being paid in welfare benefits.                                               
  CHAIRMAN GREEN  asked if this program was reflected in any of the            
 budget proposals.   MR. NORDLUND  advised that the Governor's budget          
 predicts a $2 million reduction in benefits that takes into                   
 consideration a number of different factors, one of which is the              
 possibility of SB 116 passing this Legislature.                               
 Number 565                                                                    
  BOB BARTHOLOMEW , Deputy Director, Income & Excise Audit Division,           
 Department of Revenue, speaking to the fiscal note, said the                  
 Department of Revenue worked with the Department of Health & Social           
 Services to try to estimate what would be the impact of this                  
 legislation.  The biggest issue was that not all businesses in                
 Alaska are corporations, so this incentive relates to corporations            
 that are registered to pay taxes in Alaska.  They estimate that               
 approximately 880 workers will go work each year, which is a best             
 guess, high end estimate.  If that were the case, the fiscal note             
 reflects that corporations would have a $1 million a year reduction           
 in taxes because of hiring employees that are eligible for that               
  TAPE 97-15, SIDE B                                                           
 Number 001                                                                    
 Mr. Bartholomew pointed that currently the federal government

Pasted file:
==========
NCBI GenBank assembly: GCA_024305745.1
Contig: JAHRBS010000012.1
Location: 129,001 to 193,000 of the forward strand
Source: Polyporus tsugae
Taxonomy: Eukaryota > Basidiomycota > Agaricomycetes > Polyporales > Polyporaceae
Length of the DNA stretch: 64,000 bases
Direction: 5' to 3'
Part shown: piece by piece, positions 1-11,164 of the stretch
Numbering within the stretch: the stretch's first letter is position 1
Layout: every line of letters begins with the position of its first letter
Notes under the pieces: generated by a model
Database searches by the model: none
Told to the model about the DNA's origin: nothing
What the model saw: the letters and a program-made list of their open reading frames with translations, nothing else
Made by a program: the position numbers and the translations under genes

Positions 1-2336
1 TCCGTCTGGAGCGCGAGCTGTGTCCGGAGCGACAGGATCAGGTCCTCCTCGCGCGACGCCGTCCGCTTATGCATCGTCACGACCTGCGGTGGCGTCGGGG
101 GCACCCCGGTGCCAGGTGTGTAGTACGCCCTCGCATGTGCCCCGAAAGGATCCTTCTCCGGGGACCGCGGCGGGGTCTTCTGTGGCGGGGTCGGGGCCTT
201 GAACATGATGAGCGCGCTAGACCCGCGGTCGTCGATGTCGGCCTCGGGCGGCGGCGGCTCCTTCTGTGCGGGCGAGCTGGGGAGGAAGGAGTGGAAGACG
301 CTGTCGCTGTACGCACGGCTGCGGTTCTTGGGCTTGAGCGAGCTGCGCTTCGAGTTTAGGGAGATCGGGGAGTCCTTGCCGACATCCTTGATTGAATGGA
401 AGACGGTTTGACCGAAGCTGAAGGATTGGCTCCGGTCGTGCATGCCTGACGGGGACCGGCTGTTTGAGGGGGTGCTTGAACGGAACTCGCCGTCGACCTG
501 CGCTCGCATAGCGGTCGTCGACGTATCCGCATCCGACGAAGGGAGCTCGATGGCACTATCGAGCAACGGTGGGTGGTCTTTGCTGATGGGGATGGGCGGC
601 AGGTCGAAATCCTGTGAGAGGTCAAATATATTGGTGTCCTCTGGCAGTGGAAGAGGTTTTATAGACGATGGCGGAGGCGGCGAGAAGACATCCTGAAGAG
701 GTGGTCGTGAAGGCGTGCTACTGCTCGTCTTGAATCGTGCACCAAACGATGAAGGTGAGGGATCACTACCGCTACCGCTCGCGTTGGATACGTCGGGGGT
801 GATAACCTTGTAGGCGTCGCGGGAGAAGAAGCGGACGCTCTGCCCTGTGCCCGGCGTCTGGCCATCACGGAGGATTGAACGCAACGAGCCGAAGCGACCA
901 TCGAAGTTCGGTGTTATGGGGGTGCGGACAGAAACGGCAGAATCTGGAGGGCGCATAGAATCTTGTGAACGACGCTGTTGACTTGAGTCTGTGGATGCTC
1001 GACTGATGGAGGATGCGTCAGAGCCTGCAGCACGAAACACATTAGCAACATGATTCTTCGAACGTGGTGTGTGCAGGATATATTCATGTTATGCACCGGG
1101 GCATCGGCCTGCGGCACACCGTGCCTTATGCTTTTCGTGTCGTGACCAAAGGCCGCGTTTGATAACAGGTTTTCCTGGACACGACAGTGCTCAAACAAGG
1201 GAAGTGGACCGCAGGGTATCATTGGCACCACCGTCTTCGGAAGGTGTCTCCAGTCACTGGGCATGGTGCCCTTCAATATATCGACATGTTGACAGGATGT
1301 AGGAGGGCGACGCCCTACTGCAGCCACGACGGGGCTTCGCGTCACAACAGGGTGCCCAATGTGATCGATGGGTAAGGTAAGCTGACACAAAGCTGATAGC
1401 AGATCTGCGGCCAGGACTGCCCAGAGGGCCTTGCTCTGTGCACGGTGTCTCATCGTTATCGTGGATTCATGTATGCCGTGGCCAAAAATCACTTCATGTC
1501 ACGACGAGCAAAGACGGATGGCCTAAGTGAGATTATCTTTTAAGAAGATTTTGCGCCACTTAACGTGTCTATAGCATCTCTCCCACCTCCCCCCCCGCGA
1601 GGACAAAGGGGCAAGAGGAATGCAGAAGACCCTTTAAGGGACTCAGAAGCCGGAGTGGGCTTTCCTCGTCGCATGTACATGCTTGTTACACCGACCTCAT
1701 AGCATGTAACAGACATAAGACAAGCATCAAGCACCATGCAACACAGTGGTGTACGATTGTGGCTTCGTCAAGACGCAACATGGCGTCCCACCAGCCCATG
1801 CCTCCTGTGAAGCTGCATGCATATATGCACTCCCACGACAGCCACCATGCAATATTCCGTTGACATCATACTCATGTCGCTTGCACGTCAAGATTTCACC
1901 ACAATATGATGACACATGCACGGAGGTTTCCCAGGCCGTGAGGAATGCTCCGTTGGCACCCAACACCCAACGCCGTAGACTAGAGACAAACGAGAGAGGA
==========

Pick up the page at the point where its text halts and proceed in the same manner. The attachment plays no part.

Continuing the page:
allows for a federal work opportunity credit, which the state has             
 never adopted in the past.  It is just by the event that the state            
 adopted the Federal Internal Revenue Code that it gets their tax              
 credit along with it, so the state has been losing tax revenues               
 every year because of people taking the federal credit and then               
 flowing it to their Alaska return.  SB 116 repeals that adoption of           
 the federal tax credit and provides that if Alaska wants a credit,            
 it will adopt its own.                                                        
 Mr. Bartholomew noted there was a lot of discussion amongst the               
 agencies and with individual businesses about how to keep the                 
 process simple and keep the paper work down.  As there is currently           
 a federal program that employers use, those requirements have been            
 adopted, so there is no new paper work or new Alaska guidelines.